People aren't suspicious
Here's a lesson that in retrospect I first absorbed from seeing people fall for what were really rather bad forgeries on Usenet, way back when:
Most people aren't suspicious.
Most people see what they expect to, and don't notice what they don't expect to. If something is missing, people fill it in automatically; if something is vaguely off, people ignore it. You don't need to be good to fool people; you just need to not be bad enough to force them to notice.
We suspicious people find this hard to believe, because to us the faults are so glaring and obvious; how could anyone fall for it? But we're a rarity, and even then we're probably not suspicious outside our sphere of reflexive expertise. (People who are suspicious about everything in their life look at least more than a little bit obsessive.)
(There are some fascinating psychology of perception experiments that suggest that this is in fact more or less innate; people just don't notice things that they consider unimportant at the time. See also here and here, for example.)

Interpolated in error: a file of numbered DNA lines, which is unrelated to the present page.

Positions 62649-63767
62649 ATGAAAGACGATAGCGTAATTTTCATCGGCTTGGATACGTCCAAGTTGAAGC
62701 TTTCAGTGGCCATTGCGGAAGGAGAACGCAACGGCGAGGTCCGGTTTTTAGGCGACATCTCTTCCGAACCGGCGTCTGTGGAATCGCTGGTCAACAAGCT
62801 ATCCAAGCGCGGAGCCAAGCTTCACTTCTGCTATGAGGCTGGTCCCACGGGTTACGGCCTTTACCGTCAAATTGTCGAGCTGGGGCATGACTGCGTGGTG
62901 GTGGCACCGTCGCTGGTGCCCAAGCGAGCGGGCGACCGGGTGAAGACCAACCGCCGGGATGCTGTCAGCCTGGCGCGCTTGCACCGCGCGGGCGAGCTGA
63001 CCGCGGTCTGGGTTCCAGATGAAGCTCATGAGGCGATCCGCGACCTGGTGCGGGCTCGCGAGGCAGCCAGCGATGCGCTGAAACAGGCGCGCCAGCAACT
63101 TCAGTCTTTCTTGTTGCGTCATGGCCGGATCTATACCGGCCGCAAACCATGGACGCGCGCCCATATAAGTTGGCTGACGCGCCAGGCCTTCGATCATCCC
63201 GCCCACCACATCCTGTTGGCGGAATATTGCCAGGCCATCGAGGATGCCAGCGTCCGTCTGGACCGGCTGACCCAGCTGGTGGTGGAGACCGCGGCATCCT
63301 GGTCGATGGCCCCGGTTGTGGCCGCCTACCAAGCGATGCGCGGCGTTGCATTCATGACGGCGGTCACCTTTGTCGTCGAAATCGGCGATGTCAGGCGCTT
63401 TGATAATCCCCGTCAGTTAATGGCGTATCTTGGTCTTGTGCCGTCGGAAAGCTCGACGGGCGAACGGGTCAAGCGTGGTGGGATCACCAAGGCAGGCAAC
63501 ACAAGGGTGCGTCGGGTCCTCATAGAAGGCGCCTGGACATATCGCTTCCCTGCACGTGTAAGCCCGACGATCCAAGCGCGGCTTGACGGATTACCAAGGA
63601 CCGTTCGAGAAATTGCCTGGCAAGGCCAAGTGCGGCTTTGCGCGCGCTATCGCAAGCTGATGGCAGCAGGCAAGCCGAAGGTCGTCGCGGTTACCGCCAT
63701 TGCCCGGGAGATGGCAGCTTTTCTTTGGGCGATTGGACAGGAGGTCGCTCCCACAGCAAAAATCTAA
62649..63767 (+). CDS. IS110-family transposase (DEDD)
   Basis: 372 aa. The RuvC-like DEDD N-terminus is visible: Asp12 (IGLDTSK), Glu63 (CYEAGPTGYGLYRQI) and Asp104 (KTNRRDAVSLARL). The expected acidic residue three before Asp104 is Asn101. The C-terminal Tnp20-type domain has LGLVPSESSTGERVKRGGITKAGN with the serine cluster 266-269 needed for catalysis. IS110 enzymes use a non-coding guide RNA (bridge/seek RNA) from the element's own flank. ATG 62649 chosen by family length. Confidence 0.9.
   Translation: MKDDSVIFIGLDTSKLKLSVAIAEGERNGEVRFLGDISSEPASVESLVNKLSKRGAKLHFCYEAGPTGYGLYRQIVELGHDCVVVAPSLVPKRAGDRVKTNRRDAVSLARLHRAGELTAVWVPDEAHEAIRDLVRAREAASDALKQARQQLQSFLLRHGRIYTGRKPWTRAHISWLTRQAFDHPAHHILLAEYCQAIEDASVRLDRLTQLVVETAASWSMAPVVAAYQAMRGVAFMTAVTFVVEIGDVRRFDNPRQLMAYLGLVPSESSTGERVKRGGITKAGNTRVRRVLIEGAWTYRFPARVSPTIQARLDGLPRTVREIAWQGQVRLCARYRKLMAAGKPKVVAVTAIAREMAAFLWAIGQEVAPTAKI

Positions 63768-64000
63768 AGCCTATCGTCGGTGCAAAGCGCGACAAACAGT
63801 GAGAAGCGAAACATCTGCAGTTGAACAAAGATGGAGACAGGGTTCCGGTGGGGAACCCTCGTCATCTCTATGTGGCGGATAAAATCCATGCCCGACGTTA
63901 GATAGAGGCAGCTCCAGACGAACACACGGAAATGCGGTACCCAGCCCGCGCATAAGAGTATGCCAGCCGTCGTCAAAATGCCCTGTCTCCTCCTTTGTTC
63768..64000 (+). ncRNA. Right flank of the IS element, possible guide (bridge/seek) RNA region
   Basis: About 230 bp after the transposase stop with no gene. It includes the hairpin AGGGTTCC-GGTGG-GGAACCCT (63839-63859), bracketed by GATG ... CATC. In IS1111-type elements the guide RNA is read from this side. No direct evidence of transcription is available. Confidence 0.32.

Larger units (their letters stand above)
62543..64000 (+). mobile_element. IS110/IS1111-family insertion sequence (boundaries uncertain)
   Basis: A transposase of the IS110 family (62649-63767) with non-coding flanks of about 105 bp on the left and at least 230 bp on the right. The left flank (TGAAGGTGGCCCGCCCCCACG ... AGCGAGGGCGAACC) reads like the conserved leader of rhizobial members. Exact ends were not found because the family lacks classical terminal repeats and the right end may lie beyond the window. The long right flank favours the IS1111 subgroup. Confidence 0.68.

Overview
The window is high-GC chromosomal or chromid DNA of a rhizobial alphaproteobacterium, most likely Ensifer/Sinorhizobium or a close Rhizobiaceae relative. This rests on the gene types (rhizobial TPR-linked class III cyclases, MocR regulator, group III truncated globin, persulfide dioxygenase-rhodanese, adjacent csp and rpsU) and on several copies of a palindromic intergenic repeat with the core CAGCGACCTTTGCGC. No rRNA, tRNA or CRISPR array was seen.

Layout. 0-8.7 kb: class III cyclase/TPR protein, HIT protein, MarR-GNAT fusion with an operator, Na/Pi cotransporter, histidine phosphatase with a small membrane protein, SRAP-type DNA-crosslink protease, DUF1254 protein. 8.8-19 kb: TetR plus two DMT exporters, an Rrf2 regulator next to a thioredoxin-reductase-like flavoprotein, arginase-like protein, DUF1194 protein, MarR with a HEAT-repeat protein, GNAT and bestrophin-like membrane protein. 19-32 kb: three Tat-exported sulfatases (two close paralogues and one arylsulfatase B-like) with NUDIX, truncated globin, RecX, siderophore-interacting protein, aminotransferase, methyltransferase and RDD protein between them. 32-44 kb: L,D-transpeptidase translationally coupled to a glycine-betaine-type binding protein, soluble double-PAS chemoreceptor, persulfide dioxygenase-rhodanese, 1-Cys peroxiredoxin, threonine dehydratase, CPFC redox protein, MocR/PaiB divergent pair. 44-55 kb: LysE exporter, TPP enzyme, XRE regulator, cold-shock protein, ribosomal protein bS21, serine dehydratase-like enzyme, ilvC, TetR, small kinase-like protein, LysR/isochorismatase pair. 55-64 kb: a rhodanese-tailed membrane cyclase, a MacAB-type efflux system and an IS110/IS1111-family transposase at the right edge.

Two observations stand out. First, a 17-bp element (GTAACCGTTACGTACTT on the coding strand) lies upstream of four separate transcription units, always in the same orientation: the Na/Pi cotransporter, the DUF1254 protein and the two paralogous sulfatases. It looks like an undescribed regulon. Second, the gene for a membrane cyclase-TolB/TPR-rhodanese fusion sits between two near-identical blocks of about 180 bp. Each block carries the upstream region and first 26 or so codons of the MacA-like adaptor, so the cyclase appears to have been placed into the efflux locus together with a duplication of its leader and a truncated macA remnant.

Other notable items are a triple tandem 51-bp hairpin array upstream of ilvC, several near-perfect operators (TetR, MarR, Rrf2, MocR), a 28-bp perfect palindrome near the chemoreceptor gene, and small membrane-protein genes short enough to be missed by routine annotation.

This is ultimately not very surprising. Almost all of the time, being suspicious is just extra work, and evolution has been very good at training us to be lazy.
This does a lot to explain the success of phish spams, for example; after all, most of them have obvious problems that are easily picked up by an alert nine year old, yet they still work.
(This makes me think that the only anti-forgery and anti-phish technique that will really work is to figure out what people actually read and then make it glaringly different from what they normally see.)